Last week, equity markets bounced back as investors regained confidence that the market, for a time, may have bottomed after retracing half of the summer rally. Energy shares came under pressure as oil declined mid-week to the lowest level since the start of the Russia-Ukraine war, but energy equity shares still managed a slight gain in the week. Consumer discretionary outperformed primarily because of the overweight of Tesla in the sector. The Federal Vice Chair Lael Brainard and Cleveland Fed President Loretta Mester delivered mid-week comments thought to be less hawkish than investors anticipated, moderating inflation fears.1,2 Lower energy prices are contributing to signs of inflation slowing, coupled with lower prices, especially transportation costs.
Last Tuesday, the Institute for Supply and Services released the latest business survey of August economic activity in the services sector. The newest reading increased to 56.9 versus the July reading of 56.7. The Business Activity Index rose by 1%, and the New Orders Index rose by 1.9% over the July readings. An encouraging sign that inflation is easing is that the Price Index decreased for the fourth consecutive month to 71.5, down 0.8 percentage points. While inventory levels are increasing, services businesses find it challenging to resupply their stocks. The Inventory Index rose 1.2 percentage points to 46.2 from the July reading of 45. However, the Inventory Sentiment Index fell three percentage points to 47.1, which is into contraction territory.3
On Wednesday, the US Census Bureau and the Bureau of Economic Analysis announced the trade deficit was $70.6 billion in July versus $80.9 billion in June. Exports were up $500 million and imports down $9.7 billion less than in June. Year-to-date, the trade deficit stands at $136 billion, an increase of 29.0 percent over the same time last year.4 Also, on Wednesday, the Bank of Canada raised its overnight rate by 0.75% to 3.25%. In its statement, The Bank of Canada acknowledged that while the headline rate of inflation had moderated from earlier in the year with falling commodity prices, it noted the core rate has increased. The headline CPI fell in July to 7.6% from 8.1%, primarily as gas prices eased. The core rate moved up to a range of 5% to 5.5% in July. It also noted that economic activity in the US has slowed, but the labor market remains tight, as it does in Canada. The governing Council still believes that policy rates will have to rise further in the coming months.5 On Thursday, the ECB followed through with rate hikes, raising deposit rates to 0.75% from zero. They also stated that the inflation rate was uncomfortably high and that further rate hikes were likely as Europe faced a winter recession and gas rationing.6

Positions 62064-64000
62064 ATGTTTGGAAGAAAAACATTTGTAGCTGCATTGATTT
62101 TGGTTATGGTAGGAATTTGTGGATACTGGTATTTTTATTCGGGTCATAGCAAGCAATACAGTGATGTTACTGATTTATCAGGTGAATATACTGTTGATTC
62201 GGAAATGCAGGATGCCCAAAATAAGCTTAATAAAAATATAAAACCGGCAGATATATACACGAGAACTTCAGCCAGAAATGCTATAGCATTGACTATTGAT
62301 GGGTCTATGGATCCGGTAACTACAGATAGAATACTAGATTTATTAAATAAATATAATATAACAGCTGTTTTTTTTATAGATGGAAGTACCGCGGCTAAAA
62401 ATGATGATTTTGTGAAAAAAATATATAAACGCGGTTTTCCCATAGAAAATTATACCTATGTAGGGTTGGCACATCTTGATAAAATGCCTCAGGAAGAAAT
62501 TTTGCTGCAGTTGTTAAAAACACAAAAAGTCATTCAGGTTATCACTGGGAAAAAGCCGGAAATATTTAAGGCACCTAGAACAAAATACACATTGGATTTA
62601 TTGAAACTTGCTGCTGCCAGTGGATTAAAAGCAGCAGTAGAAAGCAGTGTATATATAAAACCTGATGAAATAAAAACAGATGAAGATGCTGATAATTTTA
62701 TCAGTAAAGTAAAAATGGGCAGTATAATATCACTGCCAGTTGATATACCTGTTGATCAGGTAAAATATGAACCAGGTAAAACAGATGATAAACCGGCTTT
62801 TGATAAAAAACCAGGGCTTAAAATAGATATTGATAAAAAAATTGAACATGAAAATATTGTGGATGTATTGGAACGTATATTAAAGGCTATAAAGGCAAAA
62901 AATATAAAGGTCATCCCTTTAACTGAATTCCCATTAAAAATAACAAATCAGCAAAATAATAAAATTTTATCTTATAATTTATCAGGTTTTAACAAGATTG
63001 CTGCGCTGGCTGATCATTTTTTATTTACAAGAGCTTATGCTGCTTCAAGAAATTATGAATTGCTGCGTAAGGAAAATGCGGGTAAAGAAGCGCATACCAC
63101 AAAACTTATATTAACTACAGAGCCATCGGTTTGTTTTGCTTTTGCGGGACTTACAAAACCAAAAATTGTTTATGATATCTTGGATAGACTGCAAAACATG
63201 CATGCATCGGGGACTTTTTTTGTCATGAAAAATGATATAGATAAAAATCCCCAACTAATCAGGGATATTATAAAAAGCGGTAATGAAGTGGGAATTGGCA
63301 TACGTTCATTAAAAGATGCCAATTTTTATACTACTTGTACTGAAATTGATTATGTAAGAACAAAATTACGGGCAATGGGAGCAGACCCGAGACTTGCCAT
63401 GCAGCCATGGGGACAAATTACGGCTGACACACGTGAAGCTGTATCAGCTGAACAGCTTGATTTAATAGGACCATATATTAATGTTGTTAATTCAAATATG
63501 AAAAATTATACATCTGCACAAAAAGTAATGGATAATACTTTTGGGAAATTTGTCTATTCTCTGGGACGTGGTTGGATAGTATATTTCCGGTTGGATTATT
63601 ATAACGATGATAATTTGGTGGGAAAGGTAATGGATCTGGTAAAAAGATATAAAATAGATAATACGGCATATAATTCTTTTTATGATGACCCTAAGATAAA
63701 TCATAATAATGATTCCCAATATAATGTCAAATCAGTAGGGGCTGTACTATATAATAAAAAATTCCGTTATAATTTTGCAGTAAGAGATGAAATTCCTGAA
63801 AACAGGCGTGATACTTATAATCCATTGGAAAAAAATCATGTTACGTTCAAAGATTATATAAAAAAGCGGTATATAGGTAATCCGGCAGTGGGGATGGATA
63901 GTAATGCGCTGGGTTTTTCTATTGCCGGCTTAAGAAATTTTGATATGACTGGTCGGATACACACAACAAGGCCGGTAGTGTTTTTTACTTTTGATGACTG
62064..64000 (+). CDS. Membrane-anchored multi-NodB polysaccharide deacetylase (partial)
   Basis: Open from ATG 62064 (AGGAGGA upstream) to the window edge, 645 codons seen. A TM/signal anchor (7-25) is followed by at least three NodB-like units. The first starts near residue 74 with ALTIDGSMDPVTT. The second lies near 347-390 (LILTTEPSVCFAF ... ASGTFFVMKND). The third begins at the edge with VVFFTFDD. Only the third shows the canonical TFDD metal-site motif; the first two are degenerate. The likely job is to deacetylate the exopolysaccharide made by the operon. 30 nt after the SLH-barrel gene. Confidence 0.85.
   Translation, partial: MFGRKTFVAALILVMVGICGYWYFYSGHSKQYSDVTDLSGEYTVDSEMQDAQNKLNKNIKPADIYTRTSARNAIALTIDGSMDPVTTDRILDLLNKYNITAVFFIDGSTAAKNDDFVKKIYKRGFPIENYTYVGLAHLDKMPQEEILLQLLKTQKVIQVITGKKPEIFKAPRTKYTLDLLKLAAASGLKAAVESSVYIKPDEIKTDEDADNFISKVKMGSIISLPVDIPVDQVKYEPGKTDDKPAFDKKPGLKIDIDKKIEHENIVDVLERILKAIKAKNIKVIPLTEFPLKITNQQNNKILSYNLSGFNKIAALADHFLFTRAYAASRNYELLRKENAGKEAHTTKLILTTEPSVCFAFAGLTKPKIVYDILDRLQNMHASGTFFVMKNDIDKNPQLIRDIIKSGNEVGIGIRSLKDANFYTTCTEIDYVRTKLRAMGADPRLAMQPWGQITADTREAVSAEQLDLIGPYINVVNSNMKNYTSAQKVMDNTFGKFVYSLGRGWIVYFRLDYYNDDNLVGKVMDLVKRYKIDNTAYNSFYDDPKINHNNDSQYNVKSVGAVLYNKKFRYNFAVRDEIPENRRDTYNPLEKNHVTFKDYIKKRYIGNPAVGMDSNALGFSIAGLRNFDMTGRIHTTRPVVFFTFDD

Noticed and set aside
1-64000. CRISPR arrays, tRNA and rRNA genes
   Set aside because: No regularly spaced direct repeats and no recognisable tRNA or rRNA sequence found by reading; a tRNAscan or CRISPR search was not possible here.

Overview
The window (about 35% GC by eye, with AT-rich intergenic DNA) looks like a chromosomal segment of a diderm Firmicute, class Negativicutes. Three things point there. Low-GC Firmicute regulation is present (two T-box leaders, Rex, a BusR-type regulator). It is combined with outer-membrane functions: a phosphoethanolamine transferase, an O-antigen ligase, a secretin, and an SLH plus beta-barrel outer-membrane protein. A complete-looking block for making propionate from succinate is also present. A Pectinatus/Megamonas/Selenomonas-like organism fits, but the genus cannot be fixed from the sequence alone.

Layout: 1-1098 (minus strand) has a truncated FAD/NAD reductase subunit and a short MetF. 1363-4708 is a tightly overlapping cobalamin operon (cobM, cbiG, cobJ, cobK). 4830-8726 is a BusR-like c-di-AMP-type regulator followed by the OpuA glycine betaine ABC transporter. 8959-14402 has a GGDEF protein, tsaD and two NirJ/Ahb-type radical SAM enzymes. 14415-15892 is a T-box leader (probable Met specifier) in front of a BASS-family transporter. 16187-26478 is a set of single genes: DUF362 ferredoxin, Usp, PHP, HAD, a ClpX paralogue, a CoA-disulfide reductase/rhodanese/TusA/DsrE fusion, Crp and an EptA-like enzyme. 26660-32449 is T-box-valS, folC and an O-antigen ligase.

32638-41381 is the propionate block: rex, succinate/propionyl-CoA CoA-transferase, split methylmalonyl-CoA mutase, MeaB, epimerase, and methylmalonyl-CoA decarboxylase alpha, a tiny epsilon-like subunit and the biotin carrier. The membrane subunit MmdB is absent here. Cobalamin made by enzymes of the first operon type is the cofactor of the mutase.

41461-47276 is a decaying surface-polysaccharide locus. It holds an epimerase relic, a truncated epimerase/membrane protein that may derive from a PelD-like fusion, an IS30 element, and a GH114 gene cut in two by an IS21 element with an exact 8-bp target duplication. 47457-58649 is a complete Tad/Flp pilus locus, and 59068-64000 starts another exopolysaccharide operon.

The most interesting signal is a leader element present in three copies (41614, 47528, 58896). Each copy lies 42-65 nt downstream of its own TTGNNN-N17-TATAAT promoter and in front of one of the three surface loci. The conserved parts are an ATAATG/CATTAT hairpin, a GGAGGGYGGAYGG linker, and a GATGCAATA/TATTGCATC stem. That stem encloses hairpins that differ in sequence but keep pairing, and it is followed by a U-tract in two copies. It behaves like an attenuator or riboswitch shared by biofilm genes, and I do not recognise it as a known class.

In another sign that labor markets continue to be strong, the US Labor Department reported that initial unemployment claims declined by 6,000 to 222,000, the lowest level in three and half months. Continuing claims for all programs also decreased by 23,283 to 1,414,849.7
The equity market will likely need third-quarter earnings for confirmation to move higher in the coming months. Rate increases have rattled the markets despite the US Fed repeatedly telling investors that it is serious about taming inflation. The hope most investors have is that moderation in the inflation data in the coming months will permit the Fed to ease the path to higher rates and possible recession. Suppose the CPI data, especially the core inflation print expected next week, comes in stronger than expected. In that case, the recent rally will likely fade as quickly as it appeared, supporting the aggressive tone in Chairman Powell’s Jackson Hole speech.
Warren Gerow is an independent investment wealth consultant to Sightline Wealth Management.
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